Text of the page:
Federal agencies provide new opportunities for dying languages
NSF and NEH award more than $4 million to preserve nearly 40 languages
The National Science Foundation (NSF) and the National Endowment for the Humanities (NEH) recently announced 27 awards totaling more than $4 million in the 10th round of a joint effort to document languages threatened with extinction.
These new awards, part of an NSF-NEH Documenting Endangered Languages (DEL) program, support digital documentation work on nearly 40 endangered languages. They build research infrastructure, encourage long term collaboration with host countries and involve significant community engagement.
"Language is a source of invaluable cognitive, historical and environmental information," said NSF Director France Córdova. "Most of what is known about human communication and cognition is based on less than 10 percent of the world's 7,000 languages. We must do our best to document living endangered languages and their associated cultural and scientific information before they disappear."
New estimates from a three-year, NSF-supported study conclude that at least every three months somewhere in the world a language loses all its remaining speakers. The finding, based on newly compiled data, is an update from previous estimates that found at least one language goes extinct every two weeks.
Since the first round of awards DEL in 2005, the program has funded nearly 300 projects and more than 200 researchers who have captured high-quality data from languages in danger of extinction.
In this new round of awards, for example, DEL is funding the Advances in Linguistic, Ethnobotanical, and Botanical Sciences through Documentation of Traditional Ecological Knowledge project. Anthropologist Jonathan Amith of Gettysburg College in Pennsylvania and botanist John Kress of the Smithsonian Institution will examine the ways endangered languages encode information on how communities have historically interacted with their environments.
The study will provide clues about environmental changes over generations of speakers; it also will improve understanding about increases or decreases in biodiversity and sustainable practices adapted to particular environments.
Another project, Community Directed Audio-Visual Documentation of Ayöök, will create digital documentation of this Mixe-Zoquean language spoken in Mexico. Linguistic anthropologist Daniel Suslak of Indiana University and clinical psychologist Ben Levine, director of Speaking Place, will use an innovative technique called "facilitated-feedback filming" to stimulate groups of community members to recall long forgotten events, share ideas and engage in frank discussions.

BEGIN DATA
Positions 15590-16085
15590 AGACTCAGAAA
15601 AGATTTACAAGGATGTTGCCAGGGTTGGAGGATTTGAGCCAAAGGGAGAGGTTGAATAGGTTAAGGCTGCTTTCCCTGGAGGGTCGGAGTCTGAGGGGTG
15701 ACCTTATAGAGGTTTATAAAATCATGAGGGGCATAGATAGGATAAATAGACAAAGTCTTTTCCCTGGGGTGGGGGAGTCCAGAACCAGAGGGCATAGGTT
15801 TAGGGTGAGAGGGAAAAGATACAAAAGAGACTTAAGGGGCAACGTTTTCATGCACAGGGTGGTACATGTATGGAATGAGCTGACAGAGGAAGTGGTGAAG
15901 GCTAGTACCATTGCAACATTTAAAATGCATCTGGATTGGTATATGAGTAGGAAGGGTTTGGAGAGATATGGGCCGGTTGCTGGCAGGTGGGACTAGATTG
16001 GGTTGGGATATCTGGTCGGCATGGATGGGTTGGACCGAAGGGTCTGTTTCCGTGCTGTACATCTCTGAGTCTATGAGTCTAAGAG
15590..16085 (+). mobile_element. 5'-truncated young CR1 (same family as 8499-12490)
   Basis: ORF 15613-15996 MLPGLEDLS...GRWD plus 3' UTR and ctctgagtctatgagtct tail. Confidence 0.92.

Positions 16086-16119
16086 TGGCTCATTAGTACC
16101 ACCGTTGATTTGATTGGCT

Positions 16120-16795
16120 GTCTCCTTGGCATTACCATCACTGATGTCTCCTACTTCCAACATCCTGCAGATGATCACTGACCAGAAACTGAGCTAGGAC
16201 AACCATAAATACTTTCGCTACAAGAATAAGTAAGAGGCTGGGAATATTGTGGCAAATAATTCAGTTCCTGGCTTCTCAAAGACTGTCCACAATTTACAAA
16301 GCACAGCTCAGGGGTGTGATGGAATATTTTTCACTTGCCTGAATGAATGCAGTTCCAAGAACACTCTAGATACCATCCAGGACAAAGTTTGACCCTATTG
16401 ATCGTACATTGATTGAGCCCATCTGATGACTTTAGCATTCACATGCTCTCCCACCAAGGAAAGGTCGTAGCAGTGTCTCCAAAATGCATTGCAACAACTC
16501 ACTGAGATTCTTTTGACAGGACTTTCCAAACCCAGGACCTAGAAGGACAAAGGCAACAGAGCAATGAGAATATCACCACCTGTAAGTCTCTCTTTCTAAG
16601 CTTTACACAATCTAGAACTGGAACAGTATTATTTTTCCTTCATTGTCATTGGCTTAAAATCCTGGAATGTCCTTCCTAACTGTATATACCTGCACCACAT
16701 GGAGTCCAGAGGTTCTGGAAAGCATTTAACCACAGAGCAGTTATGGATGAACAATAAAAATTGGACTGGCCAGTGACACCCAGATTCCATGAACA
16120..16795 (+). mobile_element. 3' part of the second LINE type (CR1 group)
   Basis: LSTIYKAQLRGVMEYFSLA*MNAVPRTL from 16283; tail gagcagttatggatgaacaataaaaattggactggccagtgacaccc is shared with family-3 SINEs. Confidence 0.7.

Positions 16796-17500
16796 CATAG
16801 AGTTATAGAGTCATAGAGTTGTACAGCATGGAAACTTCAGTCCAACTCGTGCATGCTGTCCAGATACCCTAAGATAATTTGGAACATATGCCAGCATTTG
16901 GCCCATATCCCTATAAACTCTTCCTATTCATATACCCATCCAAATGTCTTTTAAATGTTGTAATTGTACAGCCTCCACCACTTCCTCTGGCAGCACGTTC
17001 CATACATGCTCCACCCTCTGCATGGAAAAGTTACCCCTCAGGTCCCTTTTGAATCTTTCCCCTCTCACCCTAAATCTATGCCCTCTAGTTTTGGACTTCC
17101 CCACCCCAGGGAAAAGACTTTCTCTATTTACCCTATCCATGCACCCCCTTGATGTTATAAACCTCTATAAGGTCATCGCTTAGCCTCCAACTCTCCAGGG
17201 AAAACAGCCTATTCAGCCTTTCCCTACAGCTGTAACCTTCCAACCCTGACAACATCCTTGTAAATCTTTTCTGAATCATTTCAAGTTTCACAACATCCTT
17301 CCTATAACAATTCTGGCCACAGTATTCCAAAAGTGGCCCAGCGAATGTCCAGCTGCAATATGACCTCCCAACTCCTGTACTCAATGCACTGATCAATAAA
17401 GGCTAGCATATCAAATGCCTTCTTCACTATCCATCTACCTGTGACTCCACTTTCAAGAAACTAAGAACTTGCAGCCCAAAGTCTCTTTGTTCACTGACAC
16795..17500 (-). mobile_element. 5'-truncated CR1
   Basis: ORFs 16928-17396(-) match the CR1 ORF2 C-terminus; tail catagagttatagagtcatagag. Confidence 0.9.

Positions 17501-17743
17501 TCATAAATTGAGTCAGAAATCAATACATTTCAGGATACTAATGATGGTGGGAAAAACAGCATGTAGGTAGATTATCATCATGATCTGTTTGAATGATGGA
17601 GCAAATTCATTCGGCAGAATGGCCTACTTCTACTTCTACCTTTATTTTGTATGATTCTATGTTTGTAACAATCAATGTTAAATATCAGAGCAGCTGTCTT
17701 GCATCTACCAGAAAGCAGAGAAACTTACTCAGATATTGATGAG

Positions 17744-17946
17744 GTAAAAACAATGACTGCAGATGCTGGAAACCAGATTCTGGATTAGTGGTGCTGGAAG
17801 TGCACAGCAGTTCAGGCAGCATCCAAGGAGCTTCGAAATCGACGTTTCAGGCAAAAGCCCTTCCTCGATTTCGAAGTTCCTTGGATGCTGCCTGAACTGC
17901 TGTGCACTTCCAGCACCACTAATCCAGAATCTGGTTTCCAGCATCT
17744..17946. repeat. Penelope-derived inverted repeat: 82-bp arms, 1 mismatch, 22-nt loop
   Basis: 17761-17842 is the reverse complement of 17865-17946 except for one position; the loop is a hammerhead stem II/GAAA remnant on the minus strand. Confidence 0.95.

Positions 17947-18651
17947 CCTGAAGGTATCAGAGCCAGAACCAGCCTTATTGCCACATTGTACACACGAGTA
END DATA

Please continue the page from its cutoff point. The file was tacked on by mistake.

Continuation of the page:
The project will create a corpus of Ayöök language data. The interactive process will reawaken Ayöök traditional ecological knowledge that will be used by biochemists to expand maize genetics research at the Plant Sciences Department at the University of California, Davis.
"The NSF-NEH partnership to document endangered languages is making great strides," said NEH Chairman William Adams. "Together, the two agencies are supporting research and creating valuable language resources that serve linguists and indigenous communities around the globe to revitalize their languages. And through its priority on Native American languages, NEH ensures the unique cultural and linguistic heritage of our own country is sustained."
All of this year's DEL projects will produce sophisticated digital products that can be publicly accessed through major language repositories such as the Archive of Indigenous Languages of Latin America, California Language Archive, the Endangered Language Archive at the School for African and Oriental Studies and the Pacific and Regional Archive for Digital Sources in Endangered Cultures.
DEL projects continue to gain support across the National Science Foundation. Programs in Robust Intelligence, Linguistics, Cultural Anthropology, Polar Programs, International Science and Engineering, Experimental Program to Stimulate Competitive Research, Interdisciplinary Behavioral and Social Science Research, Science of Broadening Participation and the Tribal Colleges and Universities Program support the 2014 awards.
At the National Endowment for the Humanities, DEL projects are funded through the Division of Preservation and Access and the Division of Research, where there continues to be a priority on documentation of languages of the Americas.
A complete listing of this year's awards follows.
Institutional Grants (awarded by NSF or NEH, as indicated):
Fellowships (awarded by NEH, $50,400 each):
Doctoral Dissertation Research Improvement Grants (awarded by NSF)
Conferences and Workshops (awarded by NSF)
The National Science Foundation (NSF) is an independent federal agency that supports fundamental research and education across all fields of science and engineering. In fiscal year (FY) 2016, its budget is $7.5 billion. NSF funds reach all 50 states through grants to nearly 2,000 colleges, universities and other institutions. Each year, NSF receives more than 48,000 competitive proposals for funding and makes about 12,000 new funding awards. NSF also awards about $626 million in professional and service contracts yearly.
Useful NSF Web Sites: